Abstract: This paper investigates the sources of growth in manufacturing productivity in Cote D?Ivoire, Ethiopia and Tanzania in comparison with the case of Bangladesh. Based on the analysis of establishment census data since the mid-1990s, it finds that reallocation of market share between firms contributed substantially to productivity growth in each of the four countries, although to a varying extent. In Ethiopia, the impact of market share reallocations among survivors tended to be larger than those associated with increases in within-plant productivity. In addition, plant closure (or exit) boosted productivity more than new plant openings (or entry) did in the sense that the relative productivity of survivors (or continuing plants) was higher relative to that of closing plants (or exit cases) than it was relative to the productivity of newly opening plants (or new entrants). Reallocation of market share plays an important role in raising aggregate productivity in Côte d?Ivoire as well. But the pattern here is opposite to that in Ethiopia in that in Côte d?Ivoire entering (or newly opening) plants have larger impact on aggregate productivity growth than closing (or exiting) plants. Unlike the case with Cote D?Ivoire and of Ethiopia, the reallocation of market share among surviving plants is a smaller source of manufacturing productivity growth in Tanzania than the new plant openings and plant closure. The data suggest that the reallocation of market share among surviving plants and exiting plants has larger impact on productivity growth in Bangladesh than the productivity gap between new plants and survivors, as in the case of Ethiopia.
    Keywords: Construction Industry,Common Carriers Industry,Food&Beverage Industry,Plastics&Rubber Industry,Business Cycles and Stabilization Policies,General Manufacturing,Pulp&Paper Industry,Textiles, Apparel&Leather Industry,International Trade and Trade Rules,Transport Services,Oil Refining&Gas Industry,Labor Markets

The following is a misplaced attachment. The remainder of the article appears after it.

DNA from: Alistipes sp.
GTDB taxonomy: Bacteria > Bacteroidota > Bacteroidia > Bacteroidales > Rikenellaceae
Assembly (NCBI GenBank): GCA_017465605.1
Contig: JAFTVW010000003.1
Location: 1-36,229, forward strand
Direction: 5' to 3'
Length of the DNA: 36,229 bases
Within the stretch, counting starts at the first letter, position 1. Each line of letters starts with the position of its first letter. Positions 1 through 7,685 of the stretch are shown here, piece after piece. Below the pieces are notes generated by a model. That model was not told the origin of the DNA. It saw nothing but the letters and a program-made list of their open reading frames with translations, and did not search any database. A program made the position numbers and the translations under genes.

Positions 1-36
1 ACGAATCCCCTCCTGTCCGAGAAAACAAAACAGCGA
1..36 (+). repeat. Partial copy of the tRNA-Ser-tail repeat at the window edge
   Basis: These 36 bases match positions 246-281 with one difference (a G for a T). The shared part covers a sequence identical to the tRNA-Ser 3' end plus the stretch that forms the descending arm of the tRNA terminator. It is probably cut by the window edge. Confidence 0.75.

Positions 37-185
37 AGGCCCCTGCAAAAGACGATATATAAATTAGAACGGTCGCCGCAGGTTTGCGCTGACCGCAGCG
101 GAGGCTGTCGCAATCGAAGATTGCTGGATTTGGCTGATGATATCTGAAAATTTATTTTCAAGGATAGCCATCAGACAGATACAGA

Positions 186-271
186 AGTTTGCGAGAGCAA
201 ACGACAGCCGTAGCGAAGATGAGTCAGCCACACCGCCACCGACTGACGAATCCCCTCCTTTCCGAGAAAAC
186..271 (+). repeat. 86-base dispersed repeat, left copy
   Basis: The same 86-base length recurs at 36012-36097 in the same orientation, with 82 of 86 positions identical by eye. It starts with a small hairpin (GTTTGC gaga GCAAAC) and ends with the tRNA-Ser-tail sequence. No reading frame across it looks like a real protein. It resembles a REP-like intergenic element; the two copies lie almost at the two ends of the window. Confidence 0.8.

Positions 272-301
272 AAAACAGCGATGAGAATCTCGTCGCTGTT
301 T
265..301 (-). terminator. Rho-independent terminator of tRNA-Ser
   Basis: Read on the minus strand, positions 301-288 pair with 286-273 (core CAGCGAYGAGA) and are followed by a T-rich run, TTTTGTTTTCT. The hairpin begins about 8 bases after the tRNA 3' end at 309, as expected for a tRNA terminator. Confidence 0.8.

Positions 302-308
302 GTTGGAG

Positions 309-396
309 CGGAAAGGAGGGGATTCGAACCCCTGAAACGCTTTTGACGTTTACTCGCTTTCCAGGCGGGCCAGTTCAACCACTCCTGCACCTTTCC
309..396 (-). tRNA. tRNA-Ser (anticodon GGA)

Date: 2019–08–19
  4. By: Jama, Osman M; Liu, Guijian; Diriye, Abdishakur W.; Yousaf, Balal; Basiru, Ibrahim; Abdi, Abdulhakim M
    Abstract: The question of the degree to which participation by civil society contributes to environmental decisions in post-conflict societies has received little attention. This study sheds light on the extent to which degrees of participation contribute to environmental decision-making in the Puntland State of Somalia using questionnaire surveys. We found that active participation has the highest contribution to environmental decisions. Our findings also indicated that the most pressing forms of environmental degradation in Puntland, as perceived by the respondents, are land degradation, drought related to the scarcity of rainfall, and deforestation. This study recommends “environmental cooperation” built into the peace-building process as a clear-cut concept to tackle both environmental degradation and conflicts. At the core of this concept is active participation and collaboration between civil society and the government as a means of mitigating environmental degradation in post-conflict Somalia. This will result in favorable environmental conditions and sustainable peace.
    Date: 2020–02–09
  5. By: Bryan, Elizabeth; Garner, Elisabeth
    Abstract: Women’s empowerment is important to improve the status of women and achieve greater gender equity. It is also an important vehicle for achieving other development goals related to food security, nutrition, health, and economic growth. Increasingly, researchers seek ways to measure women’s empowerment, trace the pathways through which women’s empowerment is achieved, and provide guidance for policymakers and practitioners aiming to facilitate women’s empowerment through their interventions. This paper explores local perceptions of empowerment in the Upper East Region of Ghana in the context of a small-scale irrigation intervention targeted to men and women farmers. Using data collected through qualitative interviews and focus groups, the paper traces the linkages between small-scale irrigation and aspects of women’s empowerment, identified as important to men and women farmers themselves. The relationship between the components of empowerment and small-scale irrigation are placed within a larger context of social change underlying these relationships. Finally, this paper explores the ways that the introduction of modern technologies for small-scale irrigation may contribute to women’s empowerment.
    Keywords: GHANA, WEST AFRICA, AFRICA SOUTH OF SAHARA, AFRICA, gender, irrigation, empowerment, women, gender equity, farmers, qualitative analysis, technology
    Date: 2020